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Wotton’s Society

Wotton’s Society:
Secretaries’ Meeting (Family Guy; Terrorism)

What, if anything, do the dysfunctional fictional characters of the television series Family Guy and international terrorism have in common? It wasn’t the aim of the two secretaries of Wotton’s to give papers on the same topic but by happy chance both touched on the inner and outer aspects of political life.

Alex MacKeith’s excellent paper ‘Family Guy and philosophy: are there any good guys?’ took the various characters of the cartoon series and considered to what extent they exhibited any of Aristotle’s traits in practical reasoning which would give them the accolade ‘good guy’. At first glance it seemed that none of the characters could ever manage more than the vices of excessive sexual incontinence, perpetual failure to hold down a job, or even in the case of Stewie  - the youngest child of the family but with the thoughts of an adult – the intellectual incapacity to exercise phronesis in order to kill his mother or achieve world domination. Yet, despite these failures, Good Guy poses some interesting questions about how we are to judge just what it means to live a good life. If the characters are working hard to realise their natural capacities – even if these capacities appear very odd, even perverted, from the outside – then the vice/virtue distinction becomes very hard to distinguish: one person’s virtue is another person’s vice. However Alex concluded that there are no good guys in Family Guy – except Stewie whose childish intellect means he cannot be expected to behave maturely just yet.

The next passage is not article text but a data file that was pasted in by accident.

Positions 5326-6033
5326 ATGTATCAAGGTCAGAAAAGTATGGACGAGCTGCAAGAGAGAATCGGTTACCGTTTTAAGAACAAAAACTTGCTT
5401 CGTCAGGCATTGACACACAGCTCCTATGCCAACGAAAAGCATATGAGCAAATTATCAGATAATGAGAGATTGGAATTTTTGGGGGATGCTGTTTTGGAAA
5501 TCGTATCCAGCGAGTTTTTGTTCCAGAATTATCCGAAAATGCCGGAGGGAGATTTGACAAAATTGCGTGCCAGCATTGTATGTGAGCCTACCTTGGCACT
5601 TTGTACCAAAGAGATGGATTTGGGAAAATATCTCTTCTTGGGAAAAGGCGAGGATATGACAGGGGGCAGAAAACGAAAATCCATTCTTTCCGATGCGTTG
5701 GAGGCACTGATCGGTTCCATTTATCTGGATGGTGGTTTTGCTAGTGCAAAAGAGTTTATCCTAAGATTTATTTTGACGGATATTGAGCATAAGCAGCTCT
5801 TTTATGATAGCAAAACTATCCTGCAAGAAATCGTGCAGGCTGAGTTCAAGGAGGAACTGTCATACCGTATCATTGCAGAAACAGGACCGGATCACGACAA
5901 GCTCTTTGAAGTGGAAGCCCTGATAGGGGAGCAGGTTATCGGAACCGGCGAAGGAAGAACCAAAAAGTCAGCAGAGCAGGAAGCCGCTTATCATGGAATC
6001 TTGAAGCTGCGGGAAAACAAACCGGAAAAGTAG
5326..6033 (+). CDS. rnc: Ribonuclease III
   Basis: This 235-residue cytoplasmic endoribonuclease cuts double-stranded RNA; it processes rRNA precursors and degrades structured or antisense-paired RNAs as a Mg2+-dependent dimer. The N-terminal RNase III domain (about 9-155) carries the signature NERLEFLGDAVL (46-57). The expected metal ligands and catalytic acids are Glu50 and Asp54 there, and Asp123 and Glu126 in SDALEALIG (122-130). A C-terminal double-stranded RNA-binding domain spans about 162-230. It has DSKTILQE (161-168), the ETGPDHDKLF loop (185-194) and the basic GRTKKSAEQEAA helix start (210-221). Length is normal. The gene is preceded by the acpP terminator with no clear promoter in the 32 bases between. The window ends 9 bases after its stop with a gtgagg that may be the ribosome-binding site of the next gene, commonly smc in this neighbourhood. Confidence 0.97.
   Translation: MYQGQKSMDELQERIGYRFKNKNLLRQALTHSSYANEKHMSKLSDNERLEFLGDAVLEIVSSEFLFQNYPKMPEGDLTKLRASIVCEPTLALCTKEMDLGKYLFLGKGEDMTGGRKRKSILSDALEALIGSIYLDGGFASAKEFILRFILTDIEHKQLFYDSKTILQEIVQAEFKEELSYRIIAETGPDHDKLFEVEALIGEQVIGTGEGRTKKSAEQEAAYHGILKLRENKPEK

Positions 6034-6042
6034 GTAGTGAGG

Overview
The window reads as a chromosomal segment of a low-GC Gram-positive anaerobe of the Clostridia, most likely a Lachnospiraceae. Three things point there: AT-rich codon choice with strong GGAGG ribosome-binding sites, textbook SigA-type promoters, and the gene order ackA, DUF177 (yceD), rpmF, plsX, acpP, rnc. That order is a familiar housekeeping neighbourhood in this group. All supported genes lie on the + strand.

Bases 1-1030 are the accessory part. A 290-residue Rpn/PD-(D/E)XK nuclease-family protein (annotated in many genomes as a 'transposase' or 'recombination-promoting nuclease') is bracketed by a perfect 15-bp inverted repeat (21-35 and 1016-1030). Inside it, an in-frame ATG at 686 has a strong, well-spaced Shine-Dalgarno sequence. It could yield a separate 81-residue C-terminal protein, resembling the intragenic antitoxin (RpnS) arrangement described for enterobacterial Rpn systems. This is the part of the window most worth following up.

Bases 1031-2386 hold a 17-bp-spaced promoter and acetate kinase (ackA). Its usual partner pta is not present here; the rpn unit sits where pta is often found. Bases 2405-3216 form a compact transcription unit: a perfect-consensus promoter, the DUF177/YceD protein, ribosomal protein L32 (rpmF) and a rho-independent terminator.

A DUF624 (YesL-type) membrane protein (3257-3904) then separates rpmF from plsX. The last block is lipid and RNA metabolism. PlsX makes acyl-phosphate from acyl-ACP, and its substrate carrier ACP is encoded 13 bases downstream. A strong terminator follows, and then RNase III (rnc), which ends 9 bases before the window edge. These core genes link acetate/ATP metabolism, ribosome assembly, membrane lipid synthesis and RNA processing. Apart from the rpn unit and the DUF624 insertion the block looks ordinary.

Cristo Liautaud’s erudite paper ‘Tolerating terrorism: trying to justify civilian violence’ considered the moral justification of terrorism in the world of international politics. Unlike the provincial world of Family Guy, the global village means that acts of terrorism are no longer isolated events but can have global effects in the way we view ourselves and the impact this can have on international policies. Could terrorism achieve great ends through comparatively small acts of violence? Terrorist acts can be used to reinforce rights and perhaps express outrage against the infringement of international law. Yet, despite the attractiveness of these justifications, Cristo concluded that terrorism (much like the use of torture) is morally reprehensible. Terrorism functions because it deliberately does not distinguish between innocent and non-innocent lives and thereby establishes a most dangerous precedent. If permitted, it would be a slippery slope to anarchy and the loss of fundamental human values.




DATE POSTED: 11 March 2010

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